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Truly She Is None Other


Download links and information about Truly She Is None Other by Holly Golightly. This album was released in 2003 and it belongs to Rock, Indie Rock, Alternative genres. It contains 13 tracks with total duration of 41:08 minutes.

Artist: Holly Golightly
Release date: 2003
Genre: Rock, Indie Rock, Alternative
Tracks: 13
Duration: 41:08
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No. Title Length
1. Walk a Mile 2:44
2. All Around the Houses 4:01
3. Without You Here 2:57
4. One Neck 2:55
5. Time Will Tell 2:41
6. Black Night 4:08
7. It's All Me 2:18
8. She Said 2:03
9. Tell Me Now So I Know 2:02
10. You Have Yet to Win 3:25
11. Sent 3:44
12. This Ship 4:37
13. There's an End 3:33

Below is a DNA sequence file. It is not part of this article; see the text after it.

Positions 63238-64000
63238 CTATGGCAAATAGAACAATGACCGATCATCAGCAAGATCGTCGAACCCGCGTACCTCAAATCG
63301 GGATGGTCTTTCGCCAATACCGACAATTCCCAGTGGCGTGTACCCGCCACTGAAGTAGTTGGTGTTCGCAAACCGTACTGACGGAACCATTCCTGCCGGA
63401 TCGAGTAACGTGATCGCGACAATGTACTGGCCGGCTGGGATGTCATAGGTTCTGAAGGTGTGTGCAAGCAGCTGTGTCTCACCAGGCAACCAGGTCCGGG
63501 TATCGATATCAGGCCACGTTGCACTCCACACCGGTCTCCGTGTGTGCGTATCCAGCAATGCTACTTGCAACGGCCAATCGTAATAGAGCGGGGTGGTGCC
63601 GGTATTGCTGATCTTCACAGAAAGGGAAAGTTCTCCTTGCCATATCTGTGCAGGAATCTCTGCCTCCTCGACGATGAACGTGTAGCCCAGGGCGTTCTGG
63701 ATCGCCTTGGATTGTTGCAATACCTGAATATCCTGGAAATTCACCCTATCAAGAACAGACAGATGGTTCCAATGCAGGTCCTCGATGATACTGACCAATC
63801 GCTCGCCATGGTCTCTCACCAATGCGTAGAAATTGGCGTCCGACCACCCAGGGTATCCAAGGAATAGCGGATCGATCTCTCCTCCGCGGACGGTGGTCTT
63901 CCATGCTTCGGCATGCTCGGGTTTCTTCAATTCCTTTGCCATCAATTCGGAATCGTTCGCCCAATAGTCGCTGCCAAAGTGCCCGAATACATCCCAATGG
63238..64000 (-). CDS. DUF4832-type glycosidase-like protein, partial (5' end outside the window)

Holly Golightly's Truly She Is None Other is another fine slice of low-key bluesy garage pop from the former Headcoatee and current White Stripes crony. Unlike that band, however, Golightly doesn't have much truck for noise and clatter; she is more apt to use honey and guile to capture her listeners. Tracks like "One Neck," "Walk a Mile," and "All Around the Houses" are downright slinky with her double-tracked, deadpan voice; the lo-fi, high-quality production (courtesy of Liam Watson); and resolutely mid-tempo approach. Her songs are perfect for late nights full of melancholy and restraint. Even songs like "You Have Yet to Win" and "She Said," which might be considered examples of the dreaded "rocking out," are rocked out in fine, reserved style, never breaking a sweat — merely a heart or two. Most of the tunes (bar the previously mentioned "Fox" song) are Golightly originals, but the album also has a foray into acoustic blues with a convincing cover of Charles Brown's harrowing "Black Night" as well as covers of two little-known Kinks tracks: the rollicking "Time Will Tell" and the minor-key weeper "Tell Me Now So I Know," which are almost note-perfect (the vocal on the latter is one of her best ever). Truly She Is None Other is also one of Golightly's best albums; packed with great songs and performances, it re-establishes Golightly as a beacon of grace and restraint in a world sadly bereft of both.